worth to me, no, not the taking off of the ground; one of
those knives is worth all this heap; I have no manner of
use for thee; even remain where thou art, and go to the
bottom as a creature whose life is not worth saving!'
However, upon second thoughts I took it away, and
wrapping all this in a piece of canvas, I began to think of
making another raft; but while I was preparing this, I
found the sky overcast, and the wind began to rise, and in
a quarter of an hour it blew a fresh gale from the shore.
It presently occurred to me that it was in vain to pretend to
make a raft with the wind off shore, and that it was my
business to be gone before the flood-tide began, otherwise
I might not be able to reach the shore at all: accordingly, I
let myself down into the water, and swam across the
channel which lay between the ship and the sand, and even
that with difficulty enough, partly through the weight of
the things I had about me, and partly the roughness of the
water; for the wind rose very hastily, and before it was
quite high water it blew a storm.
Now, however, I was safe in my little tent, where I lay
with all my wealth about me very secure. It blew very hard





ROBINSON CRUSOE.


all that night, and in the morning, when I looked out,
behold no more of the ship was to be seen. I was a little
surprised, but recovered myself with this satisfactory reflec-
tion, namely, that I had lost no time, nor abated diligence,
in getting everything out of her that could be useful to me;
and that, indeed, there was little left in her that I was able
to bring away, if I had had more time. I now gave over all
thoughts of the ship, or of anything out of her, except what
might drive on shore from her wreck, as, indeed, various
pieces of her afterwards did; but those things were of little
use to me.
My thoughts were now wholly employed on securing my-
self against either savages, if any should appear, or wild
beasts, if any were in the island; and I had many thoughts
of the method how to do this, and what kind of dwelling to
make, whether I should make me a cave in the earth, or a
tent upon the earth; and, in short, I resolved upon both,
the manner and description of which it may not be improper
to describe.
I soon found the place I was in was not fit for a settlement,
particularly because it was upon a low marshy ground near
the sea, which I thought would not be wholesome, and more
particularly because there was no fresh water near it; so I
resolved to find a more healthy and more convenient spot of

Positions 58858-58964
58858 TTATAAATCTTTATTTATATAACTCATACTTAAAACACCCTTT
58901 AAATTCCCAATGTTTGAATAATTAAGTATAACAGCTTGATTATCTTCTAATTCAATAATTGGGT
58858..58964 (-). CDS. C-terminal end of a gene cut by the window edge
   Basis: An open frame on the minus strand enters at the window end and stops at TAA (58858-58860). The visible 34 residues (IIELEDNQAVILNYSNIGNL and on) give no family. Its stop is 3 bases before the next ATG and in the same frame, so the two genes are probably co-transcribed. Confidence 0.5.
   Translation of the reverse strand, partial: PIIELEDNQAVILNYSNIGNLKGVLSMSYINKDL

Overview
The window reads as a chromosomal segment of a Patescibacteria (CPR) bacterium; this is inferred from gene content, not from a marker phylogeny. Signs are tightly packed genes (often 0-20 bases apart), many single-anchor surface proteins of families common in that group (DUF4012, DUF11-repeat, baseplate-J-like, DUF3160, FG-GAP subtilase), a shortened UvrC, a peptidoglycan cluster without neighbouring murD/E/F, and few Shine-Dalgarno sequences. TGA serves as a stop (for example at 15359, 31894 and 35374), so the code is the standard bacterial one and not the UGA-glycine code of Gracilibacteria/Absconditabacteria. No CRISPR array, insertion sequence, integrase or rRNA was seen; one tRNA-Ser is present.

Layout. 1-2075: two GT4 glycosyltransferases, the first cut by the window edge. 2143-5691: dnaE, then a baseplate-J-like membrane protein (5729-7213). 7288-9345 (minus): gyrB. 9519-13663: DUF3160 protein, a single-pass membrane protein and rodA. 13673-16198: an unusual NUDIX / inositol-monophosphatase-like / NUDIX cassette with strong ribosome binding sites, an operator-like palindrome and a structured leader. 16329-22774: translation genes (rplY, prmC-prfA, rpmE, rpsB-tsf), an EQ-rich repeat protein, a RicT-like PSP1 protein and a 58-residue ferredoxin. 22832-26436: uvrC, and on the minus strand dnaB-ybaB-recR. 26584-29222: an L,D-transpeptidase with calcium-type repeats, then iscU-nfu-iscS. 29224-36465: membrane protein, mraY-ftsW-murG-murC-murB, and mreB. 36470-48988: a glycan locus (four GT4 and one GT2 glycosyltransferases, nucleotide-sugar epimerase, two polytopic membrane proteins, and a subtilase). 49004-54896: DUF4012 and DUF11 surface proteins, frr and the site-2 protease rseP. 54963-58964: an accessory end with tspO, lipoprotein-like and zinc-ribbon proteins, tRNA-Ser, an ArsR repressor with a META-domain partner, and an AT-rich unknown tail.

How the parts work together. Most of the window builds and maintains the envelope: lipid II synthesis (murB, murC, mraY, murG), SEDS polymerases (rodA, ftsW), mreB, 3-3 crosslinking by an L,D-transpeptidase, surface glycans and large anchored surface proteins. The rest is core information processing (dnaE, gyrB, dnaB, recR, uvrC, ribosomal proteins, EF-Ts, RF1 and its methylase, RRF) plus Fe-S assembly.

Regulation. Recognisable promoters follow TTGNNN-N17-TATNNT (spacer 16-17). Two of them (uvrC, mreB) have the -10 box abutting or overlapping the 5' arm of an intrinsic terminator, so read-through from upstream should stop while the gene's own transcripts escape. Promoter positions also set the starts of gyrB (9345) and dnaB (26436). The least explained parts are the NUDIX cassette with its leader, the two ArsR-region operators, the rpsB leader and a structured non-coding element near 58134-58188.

ground.
I considered several things in my situation, which I found
would be proper for me: first, health, and fresh water, as I
just now mentioned; secondly, shelter from the heat of the
sun; thirdly, security from ravenous creatures, either man.




ROBINSON CRUSOE.


or ben;st; fourthly, a view of the sea, that if God sent any
ship in sight, I might not lose any chance of deliverance, of
which I was not willing to banish all hopes.
In search of a place proper for this, I found a little plain
on the side of a rising hill, whose front towards this little
plain was steep as a house-side, so that nothing could'come
down upon me from the top. On the side of this rock
there was a hollow place worn a little way in, like the
entrance or door of a cave, but there was no cave, or way
into the rock.
On the flat of the green, just before this hollow place, I
resolved to pitch my tent. This plain was not above a
hundred yards broad, and about twice as long, and lay like
a green before my door, and at the end it descended
irregularly to the low grounds by the sea-side. It was on
the NNW. side of the hill, so that I was sheltered from the
heat every day, till it came to a W. and by S. sun, or
thereabouts, which in those countries is near the setting.
Before I set up my tent, I drew a half circle before the
hollow place, which took in about ten yards in semi-diameter
from the rock, and twenty yards in its diameter from its
beginning and ending.
In this half-circle I pitched two rows of strong stakes,
driving them into the ground till they stood very firm like
piles, the biggest end being out of the ground about five
feet and a half, and sharpened at the top; the two rows stood
about six inches from one another.
Then I took the pieces of cable which I had cut in the
ship, and laid them in rows upon one another, within the





ROBINSON CRUSOE.


circle between these rows of stakes, up to the top, placing
other stakes in the inside, leaning against them, about two
feet and a half high, like a spur to a post; and this fence
was so strong that neither man nor beast could get into it
or over it: this cost me a great deal of time and labor,
especially to cut the piles in the wood, bring them to the
place, and drive them into the earth.
The entrance to this place I made to be, not by a door,
but by a ladder to go over the top; which ladder, when I
was in, I lifted over after me, and so I was completely
fenced in, and fortified, as I thought, from all the world, and
consequently slept secure in the night, which otherwise I
could not have done, though, as it afterwards appeared,
there was no need of all this caution.